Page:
More flak for Kodak 'Christmas Carol' producer Kevin Von Feldt
Culture Monster readers who have followed the ongoing saga of the Kodak Theatre's troubled holiday production of "A Christmas Carol" have no doubt noticed that, since Jan. 4, some involved in the production have been appending comments to our story about producer/director Von Feldt's difficulties with the show -- as well as to F. Kathleen Foley's review of the production -- complaining that Von Feldt has not paid them for their work.
Culture Monster received a Jan. 4 comment from lead painter Timothy Sellers, who said that he and other painters had not yet been paid. Two Jan. 6 commenters did not make personal claims but said they had knowledge of other artists who had not been paid. Since then, others have also submitted comments accusing Von Feldt of nonpayment. The flow of complaints has continued.
Since the complaints started, Culture Monster has exchanged e-mails with Von Feldt about the comments. The producer/director did not respond to a request for a telephone interview. In his responses, Von Feldt attributed many of his problems to the fact that only 18.8% of the potential ticket revenue was realized for the engagement.
"The show did not make money. It lost over $500,000," Von Feldt wrote to The Times in a Jan. 7 e-mail. "Long before Ms. Foley's review, the delays caused by the difficulty in raising money these days and long before the illness of Jane Seymour, this show simply did not sell."
Von Feldt added in a later e-mail to The Times: "There are some isolated unpaid bills as we sort out the final settlement from the Kodak. ..." He went on to say that he did not have the names and addresses of the painters from the Kodak until Jan. 6 so was unable to send any checks until then.
On Jan. 10, Von Feldt posted his own testy comment on Culture Monster in response to one "Anonymous Set Painter," telling this person to back off: "Addressing the 'anonymous' tripe previously written, I just received the names and addresses of the Xmas Carol painters last Monday and checks have already gone out... It's easy for 'anonymous' to shoot his or her mouth off when they don't know what they're talking about but are too weak to identify themselves..."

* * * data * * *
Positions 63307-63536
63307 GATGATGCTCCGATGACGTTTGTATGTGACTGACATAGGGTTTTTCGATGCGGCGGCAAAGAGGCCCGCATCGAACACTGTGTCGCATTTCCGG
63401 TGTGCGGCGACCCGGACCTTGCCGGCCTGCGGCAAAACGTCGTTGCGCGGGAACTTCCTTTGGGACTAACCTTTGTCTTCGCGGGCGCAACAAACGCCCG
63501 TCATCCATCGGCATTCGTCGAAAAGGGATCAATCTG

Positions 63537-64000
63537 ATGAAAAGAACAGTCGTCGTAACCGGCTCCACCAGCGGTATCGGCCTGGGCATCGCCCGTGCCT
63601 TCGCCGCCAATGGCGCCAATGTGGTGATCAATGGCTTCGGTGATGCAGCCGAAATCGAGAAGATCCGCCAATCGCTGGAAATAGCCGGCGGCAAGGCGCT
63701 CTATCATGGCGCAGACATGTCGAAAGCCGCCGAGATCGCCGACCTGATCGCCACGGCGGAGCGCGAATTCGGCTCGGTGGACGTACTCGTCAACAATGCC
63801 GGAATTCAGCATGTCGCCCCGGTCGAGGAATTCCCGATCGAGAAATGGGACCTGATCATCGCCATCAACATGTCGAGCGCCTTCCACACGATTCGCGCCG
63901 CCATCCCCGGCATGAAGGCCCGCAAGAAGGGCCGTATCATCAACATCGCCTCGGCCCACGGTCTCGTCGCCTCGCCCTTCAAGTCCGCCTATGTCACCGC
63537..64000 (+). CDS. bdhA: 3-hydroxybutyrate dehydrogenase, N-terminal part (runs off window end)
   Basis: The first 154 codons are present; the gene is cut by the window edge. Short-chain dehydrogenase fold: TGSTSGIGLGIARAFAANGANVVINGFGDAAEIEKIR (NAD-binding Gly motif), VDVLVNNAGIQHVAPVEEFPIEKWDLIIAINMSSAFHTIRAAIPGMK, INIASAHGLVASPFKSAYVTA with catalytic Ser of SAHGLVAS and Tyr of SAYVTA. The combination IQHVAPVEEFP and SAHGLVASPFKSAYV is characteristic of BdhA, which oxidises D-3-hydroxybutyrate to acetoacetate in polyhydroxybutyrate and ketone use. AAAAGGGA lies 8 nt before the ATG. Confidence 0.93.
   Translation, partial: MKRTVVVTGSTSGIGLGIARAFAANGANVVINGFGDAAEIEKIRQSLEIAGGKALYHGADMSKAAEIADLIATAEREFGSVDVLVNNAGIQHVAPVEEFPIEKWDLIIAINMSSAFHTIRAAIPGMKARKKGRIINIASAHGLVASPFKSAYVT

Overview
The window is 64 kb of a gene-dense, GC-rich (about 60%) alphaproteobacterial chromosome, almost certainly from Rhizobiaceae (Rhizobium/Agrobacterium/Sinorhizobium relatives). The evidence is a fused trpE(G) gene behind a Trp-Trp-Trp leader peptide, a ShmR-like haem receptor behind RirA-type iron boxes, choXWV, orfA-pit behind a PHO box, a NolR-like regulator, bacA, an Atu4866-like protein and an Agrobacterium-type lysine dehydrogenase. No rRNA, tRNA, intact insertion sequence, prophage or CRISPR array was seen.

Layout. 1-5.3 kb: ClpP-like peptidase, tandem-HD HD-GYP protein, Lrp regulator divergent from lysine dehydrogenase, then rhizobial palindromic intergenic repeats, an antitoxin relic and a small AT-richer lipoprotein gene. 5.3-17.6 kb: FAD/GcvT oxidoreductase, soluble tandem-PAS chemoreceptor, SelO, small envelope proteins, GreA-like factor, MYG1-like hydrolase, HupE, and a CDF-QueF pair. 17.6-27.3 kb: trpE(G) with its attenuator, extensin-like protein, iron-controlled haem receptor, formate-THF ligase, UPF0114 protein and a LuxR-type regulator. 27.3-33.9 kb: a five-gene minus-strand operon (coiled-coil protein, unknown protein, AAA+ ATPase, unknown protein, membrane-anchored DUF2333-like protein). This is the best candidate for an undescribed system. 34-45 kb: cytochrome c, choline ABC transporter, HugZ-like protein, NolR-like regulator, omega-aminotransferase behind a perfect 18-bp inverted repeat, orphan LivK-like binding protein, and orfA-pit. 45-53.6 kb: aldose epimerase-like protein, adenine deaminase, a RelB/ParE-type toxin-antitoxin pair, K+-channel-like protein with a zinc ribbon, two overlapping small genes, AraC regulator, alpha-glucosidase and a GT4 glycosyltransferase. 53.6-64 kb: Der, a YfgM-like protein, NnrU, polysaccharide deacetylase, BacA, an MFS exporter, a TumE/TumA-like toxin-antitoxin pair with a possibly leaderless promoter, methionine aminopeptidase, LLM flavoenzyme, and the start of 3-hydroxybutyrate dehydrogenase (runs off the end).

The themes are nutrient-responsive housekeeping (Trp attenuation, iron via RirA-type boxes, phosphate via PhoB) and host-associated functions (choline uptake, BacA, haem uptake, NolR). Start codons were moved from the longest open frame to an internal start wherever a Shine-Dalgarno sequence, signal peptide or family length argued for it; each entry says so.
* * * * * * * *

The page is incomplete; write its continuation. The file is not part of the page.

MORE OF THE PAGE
Von Feldt told Culture Monster (via e-mail) that he intends to pay painters, carpenters and scenic designers the full amount they are owed. And our first complainer, lead painter Sellers, says that he, indeed, received a check this week but for only 50% of the $2,100 he was owed -- with no note or explanation of when, or whether, he might expect the rest.
Wisconsin-based scenic designer Jeff Hile, who oversaw the painters and carpenters, said Tuesday that he had received a check to cover his expenses but had not yet received any other expected payments. He declined to elaborate but said, "I agreed to take some risk" in terms of the amount his final payment would be.
Hile added that to the best of his knowledge the rest of the painters and carpenters had been mailed partial payments. He said that costume designer Nancy Dutmer, also from Wisconsin, had also received a partial payment.
Painters, carpenters and designers were nonunion contractors, and Von Feldt, not the Kodak Theatre, was their employer.
As we reported previously, this is not the first time Von Feldt has had problems with "A Christmas Carol." In 1994, a Los Angeles city prosecutor said she would ask Los Angeles police detectives to investigate advertising claims for a Von Feldt-produced staging of "A Christmas Carol" at Pasadena's Raymond Theatre. Newspaper ads and promotional fliers for the Pasadena run of the touring production said the show would have "narration by John Gielgud," not mentioning that his voice would be recorded. Creditors, including Gielgud, complained of unpaid bills.
Says Kodak manager Jay Thomas: "When we licensed the Kodak Theatre to Von Feldt Productions for 'A Christmas Carol,' we were aware of Kevin Von Feldt's theater presenting history from the mid-1990s forward. However, it provided us with the deposit we required, and we had confirmation of other entities providing financial investment to the production. This was a considerable amount of money, and enough for us to recognize that they were serious about having performances. We also checked with the talent management, and they said their clients were ready, willing and enthusiastically in support of the production. This process is consistent with all our license agreements with this facility."
There is no theatrical crystal ball that can predict whether Von Feldt's "Christmas Carol" creditors will receive their full payments. Said painter Sellers: "I deposited this check as rapidly as possible."
-- Diane Haithman
Photo of "A Christmas Carol." Credit: Irfan Khan / Los Angeles Times